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    Software Development has formed the economic and social face of the planet within the most recent 3 decades. What was once thought of gibber and kept and the elite minds that place humans on the Moon and cracked the German Enigma is currently a well-liked profession that has created landmarks just like the Silicon Valley and icons like Bill Gates and Steve Jobs. With the spurt in revolutionary product ideas within the late 90s, the need and place those 'thoughts' inand execution demanded the best development-skills, and this 'request' has been solely developing with time. This conveys us and an aspect of software development that has perpetually been a significant business call for companies - the foremost cost-effective engagement model. Here is what we think regarding selecting the right engagement model: Fixed Price Model Fixing the price is about fixing the project requirements, scope, as well as deadlines. This model can never work while not thorough initial planning, analysis, and estimation sessions. The more planning you do, the better the result. Why is the planning stage so important? The success of the fixed price project is directly proportional and the success of this primary phase. and have a superior control over a greater project, the engagement model may be somewhat changed with deliverables & milesandnes approach. A cusandmer is charged because the in agreement milesandnes have come and deliverables are in situ. From that point forward, another stage with its own particular milesandnes and deliverables can start. For the majority of effectively fixed price projects, discovery phase fills in as the beginning point. Choose Fixed Price Engagement Model when: Requirements are clear, very much characterized and improbable and change You deal with a small or medium project which won't last for more than few months The Pros: It's well-defined and well-negotiated. There's no room for lapses. There is a push and get the andtal picture of the software even befo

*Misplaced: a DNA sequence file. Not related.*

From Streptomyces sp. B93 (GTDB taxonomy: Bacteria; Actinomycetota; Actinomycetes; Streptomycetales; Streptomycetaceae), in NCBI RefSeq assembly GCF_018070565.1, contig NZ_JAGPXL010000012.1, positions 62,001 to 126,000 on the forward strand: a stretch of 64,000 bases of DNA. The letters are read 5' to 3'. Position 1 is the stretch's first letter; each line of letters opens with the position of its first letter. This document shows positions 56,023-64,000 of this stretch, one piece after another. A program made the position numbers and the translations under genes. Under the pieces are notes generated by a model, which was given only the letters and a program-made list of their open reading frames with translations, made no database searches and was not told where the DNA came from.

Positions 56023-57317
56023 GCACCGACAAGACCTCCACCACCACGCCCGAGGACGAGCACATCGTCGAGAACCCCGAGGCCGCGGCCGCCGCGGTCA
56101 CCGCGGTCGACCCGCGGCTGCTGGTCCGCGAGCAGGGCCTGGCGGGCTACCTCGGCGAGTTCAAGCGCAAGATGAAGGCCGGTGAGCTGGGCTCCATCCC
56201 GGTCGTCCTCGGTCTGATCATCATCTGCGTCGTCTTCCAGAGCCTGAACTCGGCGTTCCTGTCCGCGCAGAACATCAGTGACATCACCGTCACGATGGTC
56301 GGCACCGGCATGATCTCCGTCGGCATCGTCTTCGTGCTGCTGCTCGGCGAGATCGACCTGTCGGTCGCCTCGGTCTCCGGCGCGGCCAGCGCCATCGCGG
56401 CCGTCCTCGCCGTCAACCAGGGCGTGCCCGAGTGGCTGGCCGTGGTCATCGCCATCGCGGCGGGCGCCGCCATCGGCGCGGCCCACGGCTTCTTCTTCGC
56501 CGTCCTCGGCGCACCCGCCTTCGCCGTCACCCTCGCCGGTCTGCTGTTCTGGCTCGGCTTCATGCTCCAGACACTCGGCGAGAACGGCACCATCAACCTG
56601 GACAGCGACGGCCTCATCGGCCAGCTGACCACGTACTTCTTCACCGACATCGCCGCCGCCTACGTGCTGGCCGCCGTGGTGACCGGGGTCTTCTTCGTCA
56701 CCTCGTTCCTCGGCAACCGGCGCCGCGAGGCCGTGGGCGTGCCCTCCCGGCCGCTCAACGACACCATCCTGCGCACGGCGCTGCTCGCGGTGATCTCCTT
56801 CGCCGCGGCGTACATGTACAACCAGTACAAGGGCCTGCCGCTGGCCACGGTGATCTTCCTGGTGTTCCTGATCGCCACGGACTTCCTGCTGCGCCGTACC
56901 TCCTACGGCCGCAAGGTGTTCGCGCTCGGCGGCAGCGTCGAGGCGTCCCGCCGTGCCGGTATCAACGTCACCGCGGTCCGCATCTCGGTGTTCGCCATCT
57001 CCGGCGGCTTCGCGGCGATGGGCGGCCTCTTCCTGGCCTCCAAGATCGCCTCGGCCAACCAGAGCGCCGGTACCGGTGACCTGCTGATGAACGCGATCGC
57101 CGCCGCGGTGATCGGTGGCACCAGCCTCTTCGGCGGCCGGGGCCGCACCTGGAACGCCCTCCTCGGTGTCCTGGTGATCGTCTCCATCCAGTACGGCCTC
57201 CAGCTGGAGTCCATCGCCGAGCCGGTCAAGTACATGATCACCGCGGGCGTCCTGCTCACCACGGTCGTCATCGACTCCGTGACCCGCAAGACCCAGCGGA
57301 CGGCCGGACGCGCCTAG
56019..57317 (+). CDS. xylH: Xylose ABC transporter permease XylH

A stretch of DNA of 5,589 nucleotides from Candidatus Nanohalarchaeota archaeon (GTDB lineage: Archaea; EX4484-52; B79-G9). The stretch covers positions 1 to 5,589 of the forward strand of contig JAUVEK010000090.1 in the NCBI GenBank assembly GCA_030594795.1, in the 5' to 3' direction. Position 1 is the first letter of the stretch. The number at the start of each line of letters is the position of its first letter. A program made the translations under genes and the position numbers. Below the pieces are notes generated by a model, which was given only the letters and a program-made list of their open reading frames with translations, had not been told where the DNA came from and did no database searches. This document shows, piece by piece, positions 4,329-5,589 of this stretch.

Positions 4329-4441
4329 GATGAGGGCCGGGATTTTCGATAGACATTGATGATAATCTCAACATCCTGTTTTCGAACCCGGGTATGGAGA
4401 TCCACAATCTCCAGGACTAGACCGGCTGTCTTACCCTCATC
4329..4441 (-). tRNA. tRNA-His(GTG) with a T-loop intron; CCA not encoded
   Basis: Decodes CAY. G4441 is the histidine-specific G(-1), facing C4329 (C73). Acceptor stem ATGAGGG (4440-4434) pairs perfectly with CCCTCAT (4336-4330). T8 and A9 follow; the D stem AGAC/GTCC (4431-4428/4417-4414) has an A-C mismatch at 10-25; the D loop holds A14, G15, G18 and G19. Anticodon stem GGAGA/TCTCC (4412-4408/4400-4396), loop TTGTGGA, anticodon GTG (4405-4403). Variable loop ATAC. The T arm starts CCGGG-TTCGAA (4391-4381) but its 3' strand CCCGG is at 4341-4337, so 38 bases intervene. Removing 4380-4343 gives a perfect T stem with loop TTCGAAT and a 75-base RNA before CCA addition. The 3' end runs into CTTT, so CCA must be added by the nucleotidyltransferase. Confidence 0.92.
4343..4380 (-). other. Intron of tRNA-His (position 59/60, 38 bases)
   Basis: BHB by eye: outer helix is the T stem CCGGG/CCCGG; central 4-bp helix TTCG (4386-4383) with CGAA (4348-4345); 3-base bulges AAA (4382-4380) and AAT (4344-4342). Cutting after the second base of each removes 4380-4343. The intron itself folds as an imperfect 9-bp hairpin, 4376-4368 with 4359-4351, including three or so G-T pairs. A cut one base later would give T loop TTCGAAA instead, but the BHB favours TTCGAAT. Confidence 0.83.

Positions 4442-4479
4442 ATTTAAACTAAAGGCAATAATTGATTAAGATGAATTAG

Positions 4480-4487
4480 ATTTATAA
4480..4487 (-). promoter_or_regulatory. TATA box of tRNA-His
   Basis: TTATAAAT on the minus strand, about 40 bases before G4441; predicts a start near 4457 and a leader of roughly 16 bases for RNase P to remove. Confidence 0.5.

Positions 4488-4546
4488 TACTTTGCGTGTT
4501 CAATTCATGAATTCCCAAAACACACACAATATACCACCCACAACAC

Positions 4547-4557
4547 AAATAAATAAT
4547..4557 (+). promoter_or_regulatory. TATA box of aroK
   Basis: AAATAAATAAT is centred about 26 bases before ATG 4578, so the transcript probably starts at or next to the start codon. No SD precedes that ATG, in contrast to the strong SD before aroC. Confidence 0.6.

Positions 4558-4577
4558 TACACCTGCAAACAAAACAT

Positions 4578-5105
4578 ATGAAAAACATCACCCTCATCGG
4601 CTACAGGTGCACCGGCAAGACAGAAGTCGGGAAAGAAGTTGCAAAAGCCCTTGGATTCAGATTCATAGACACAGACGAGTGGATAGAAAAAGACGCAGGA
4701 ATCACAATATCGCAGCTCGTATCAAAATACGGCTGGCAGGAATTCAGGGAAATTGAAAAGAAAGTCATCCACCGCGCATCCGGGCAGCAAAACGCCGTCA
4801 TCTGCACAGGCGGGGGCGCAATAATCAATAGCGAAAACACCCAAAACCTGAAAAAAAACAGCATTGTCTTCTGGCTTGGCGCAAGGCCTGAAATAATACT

ugopros

Electrician Services at Home- Professional Electrician Services in USA - 0 views